For the first time, this study has evaluated nitrous oxide emissions from human activities in terms of their potential impact on Earth's ozone layer.
As chlorofluorocarbons (CFCs), which have been phased out by international agreement, ebb in the atmosphere, nitrous oxide will remain a significant ozone-destroyer, the study found. Today, nitrous oxide emissions from human activities are more than twice as high as the next leading ozone-depleting gas.
Nitrous oxide is emitted from natural sources and as a byproduct of agricultural fertilization and other industrial processes. Calculating the effect on the ozone layer now and in the future, NOAA researchers found that emissions of nitrous oxide from human activities erode the ozone layer and will continue to do so for many decades.
The study, authored by A.R. Ravishankara, J.S. Daniel and Robert W. Portmann of the NOAA Earth System Research Laboratory (ESRL) chemical sciences division, appears online today in the journal Science. ESRL tracks the thickness of the ozone layer, as well as the burden of ozone-depleting compounds in the atmosphere. It maintains a large portion of the world air sampling and measurement network. NOAA scientists also conduct fundamental studies of the atmosphere and atmospheric processes to improve understanding of ozone depletion and of the potential for recovery the ozone layer.
"The dramatic reduction in CFCs over the last 20 years is an environmental success story. But manmade nitrous oxide is now the elephant in the room among ozone-depleting substances," said Ravishankara, lead author of the study and director of the ESRL Chemical Sciences Division in Boulder, Colo.
The ozone layer serves to shield plants, animals and people from excessive ultraviolet light from the sun. Thinning of the ozone layer allows more ultraviolet light to reach the Earth's surface where it can damage crops and aquatic life and harm human health.
Though the role of nitrous oxide in ozone depletion has been known for several decades, the new study is the first to explicitly calculate that role using the same measures that have been applied to CFCs, halons and other chlorine- and bromine-containing ozone-depleting substances.
With CFCs and certain other ozone-depleting gases coming in check as a result of the 1987 Montreal Protocol, the international treaty that phased out ozone-destroying compounds, manmade nitrous oxide is becoming an increasingly larger fraction of the emissions of ozone-depleting substances. Nitrous oxide is not regulated by the Montreal Protocol.
Nitrous oxide is also a greenhouse gas, so reducing its emission from manmade sources would be good for both the ozone layer and climate, the scientists said.
In addition to soil fertilization, nitrous oxide is emitted from livestock manure, sewage treatment, combustion and certain other industrial processes. Dentists use it as a sedative (so-called "laughing gas"). In nature, bacteria in soil and the oceans break down nitrogen-containing compounds, releasing nitrous oxide. About one-third of global nitrous oxide emissions are from human activities. Nitrous oxide, like CFCs, is stable when emitted at ground level, but breaks down when it reaches the stratosphere to form other gases, called nitrogen oxides, that trigger ozone-destroying reactions.
NOAA understands and predicts changes in the Earth's environment, from the depths of the ocean to the surface of the sun, and conserves and manages our coastal and marine resources.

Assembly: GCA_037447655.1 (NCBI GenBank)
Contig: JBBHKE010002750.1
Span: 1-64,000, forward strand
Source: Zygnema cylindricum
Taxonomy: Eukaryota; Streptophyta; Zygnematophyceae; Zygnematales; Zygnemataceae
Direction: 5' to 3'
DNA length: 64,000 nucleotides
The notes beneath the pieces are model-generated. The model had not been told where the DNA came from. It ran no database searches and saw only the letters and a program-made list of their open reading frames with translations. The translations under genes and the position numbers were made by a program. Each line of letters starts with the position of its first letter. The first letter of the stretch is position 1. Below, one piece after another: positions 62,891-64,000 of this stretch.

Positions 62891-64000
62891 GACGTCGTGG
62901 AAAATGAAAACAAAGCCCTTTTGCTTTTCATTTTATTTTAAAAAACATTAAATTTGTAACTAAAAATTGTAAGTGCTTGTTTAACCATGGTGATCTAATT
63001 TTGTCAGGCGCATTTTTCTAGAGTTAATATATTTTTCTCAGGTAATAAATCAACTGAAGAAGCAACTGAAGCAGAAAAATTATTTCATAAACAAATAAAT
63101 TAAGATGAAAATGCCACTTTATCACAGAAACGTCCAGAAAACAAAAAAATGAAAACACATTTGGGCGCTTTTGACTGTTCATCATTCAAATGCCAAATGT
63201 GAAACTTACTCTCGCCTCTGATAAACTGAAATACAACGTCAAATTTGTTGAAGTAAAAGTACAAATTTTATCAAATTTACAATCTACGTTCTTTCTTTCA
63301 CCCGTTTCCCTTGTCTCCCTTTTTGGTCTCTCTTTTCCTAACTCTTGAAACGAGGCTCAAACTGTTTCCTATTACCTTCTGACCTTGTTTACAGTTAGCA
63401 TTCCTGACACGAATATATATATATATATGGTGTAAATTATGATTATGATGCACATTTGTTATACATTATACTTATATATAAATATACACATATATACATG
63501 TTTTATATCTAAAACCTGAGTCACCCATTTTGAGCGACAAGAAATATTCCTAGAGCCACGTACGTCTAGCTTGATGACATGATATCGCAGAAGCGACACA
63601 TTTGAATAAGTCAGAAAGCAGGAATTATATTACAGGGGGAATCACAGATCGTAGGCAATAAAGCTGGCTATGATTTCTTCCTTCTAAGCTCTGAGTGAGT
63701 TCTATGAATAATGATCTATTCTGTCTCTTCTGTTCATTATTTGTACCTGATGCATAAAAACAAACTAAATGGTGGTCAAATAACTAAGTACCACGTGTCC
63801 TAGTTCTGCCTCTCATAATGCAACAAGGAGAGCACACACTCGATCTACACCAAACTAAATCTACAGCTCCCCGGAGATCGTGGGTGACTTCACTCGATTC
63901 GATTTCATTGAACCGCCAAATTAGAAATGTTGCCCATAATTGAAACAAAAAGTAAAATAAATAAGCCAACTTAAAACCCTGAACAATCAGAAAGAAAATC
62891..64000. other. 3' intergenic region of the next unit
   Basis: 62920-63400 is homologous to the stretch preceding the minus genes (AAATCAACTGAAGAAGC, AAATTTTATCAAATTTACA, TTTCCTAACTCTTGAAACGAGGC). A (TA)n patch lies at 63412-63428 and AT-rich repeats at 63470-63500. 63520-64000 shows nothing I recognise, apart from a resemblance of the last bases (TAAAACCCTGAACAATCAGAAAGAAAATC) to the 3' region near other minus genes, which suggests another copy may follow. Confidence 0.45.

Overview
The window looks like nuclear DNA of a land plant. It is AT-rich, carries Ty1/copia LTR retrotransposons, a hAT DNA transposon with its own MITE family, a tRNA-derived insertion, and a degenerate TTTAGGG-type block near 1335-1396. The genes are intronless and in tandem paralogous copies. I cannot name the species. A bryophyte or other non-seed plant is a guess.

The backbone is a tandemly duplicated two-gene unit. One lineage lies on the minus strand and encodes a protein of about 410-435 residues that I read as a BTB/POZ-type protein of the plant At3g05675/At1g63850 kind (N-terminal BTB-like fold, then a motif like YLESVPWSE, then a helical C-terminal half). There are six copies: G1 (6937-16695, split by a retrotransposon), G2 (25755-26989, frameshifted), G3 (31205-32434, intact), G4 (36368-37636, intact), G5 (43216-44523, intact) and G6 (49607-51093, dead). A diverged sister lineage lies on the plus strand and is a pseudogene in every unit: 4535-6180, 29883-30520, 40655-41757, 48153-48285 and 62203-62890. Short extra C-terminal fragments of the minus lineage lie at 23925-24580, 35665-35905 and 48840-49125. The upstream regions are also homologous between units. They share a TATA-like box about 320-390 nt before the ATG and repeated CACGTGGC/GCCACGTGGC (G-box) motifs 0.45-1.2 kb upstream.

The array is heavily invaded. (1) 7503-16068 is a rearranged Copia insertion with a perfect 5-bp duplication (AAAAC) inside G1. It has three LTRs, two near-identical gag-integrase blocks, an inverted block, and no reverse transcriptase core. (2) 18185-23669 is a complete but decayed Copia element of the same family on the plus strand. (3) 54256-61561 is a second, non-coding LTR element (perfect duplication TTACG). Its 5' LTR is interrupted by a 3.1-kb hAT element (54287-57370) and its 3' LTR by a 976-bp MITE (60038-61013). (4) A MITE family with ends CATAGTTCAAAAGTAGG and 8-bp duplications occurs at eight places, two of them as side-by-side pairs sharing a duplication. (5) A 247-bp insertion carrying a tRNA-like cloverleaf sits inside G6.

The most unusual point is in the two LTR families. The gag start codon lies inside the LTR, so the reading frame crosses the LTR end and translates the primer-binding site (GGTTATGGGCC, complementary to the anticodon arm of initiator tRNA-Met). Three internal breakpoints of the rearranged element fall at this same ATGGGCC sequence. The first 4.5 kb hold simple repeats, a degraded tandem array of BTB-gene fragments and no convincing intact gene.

The Great Unknown: Risk-Taking Behavior in Adolescents
19.01.2017 | Max-Planck-Institut für Bildungsforschung
A sudden drop in outdoor temperature increases the risk of respiratory infections
11.01.2017 | University of Gothenburg
An important step towards a completely new experimental access to quantum physics has been made at University of Konstanz. The team of scientists headed by...
Yersiniae cause severe intestinal infections. Studies using Yersinia pseudotuberculosis as a model organism aim to elucidate the infection mechanisms of these...
Researchers from the University of Hamburg in Germany, in collaboration with colleagues from the University of Aarhus in Denmark, have synthesized a new superconducting material by growing a few layers of an antiferromagnetic transition-metal chalcogenide on a bismuth-based topological insulator, both being non-superconducting materials.
While superconductivity and magnetism are generally believed to be mutually exclusive, surprisingly, in this new material, superconducting correlations...
Laser-driving of semimetals allows creating novel quasiparticle states within condensed matter systems and switching between different states on ultrafast time scales
Studying properties of fundamental particles in condensed matter systems is a promising approach to quantum field theory. Quasiparticles offer the opportunity...
Among the general public, solar thermal energy is currently associated with dark blue, rectangular collectors on building roofs. Technologies are needed for aesthetically high quality architecture which offer the architect more room for manoeuvre when it comes to low- and plus-energy buildings. With the “ArKol” project, researchers at Fraunhofer ISE together with partners are currently developing two façade collectors for solar thermal energy generation, which permit a high degree of design flexibility: a strip collector for opaque façade sections and a solar thermal blind for transparent sections. The current state of the two developments will be presented at the BAU 2017 trade fair.
As part of the “ArKol – development of architecturally highly integrated façade collectors with heat pipes” project, Fraunhofer ISE together with its partners...
19.01.2017 | Event News
10.01.2017 | Event News
09.01.2017 | Event News
20.01.2017 | Awards Funding
20.01.2017 | Materials Sciences
20.01.2017 | Life Sciences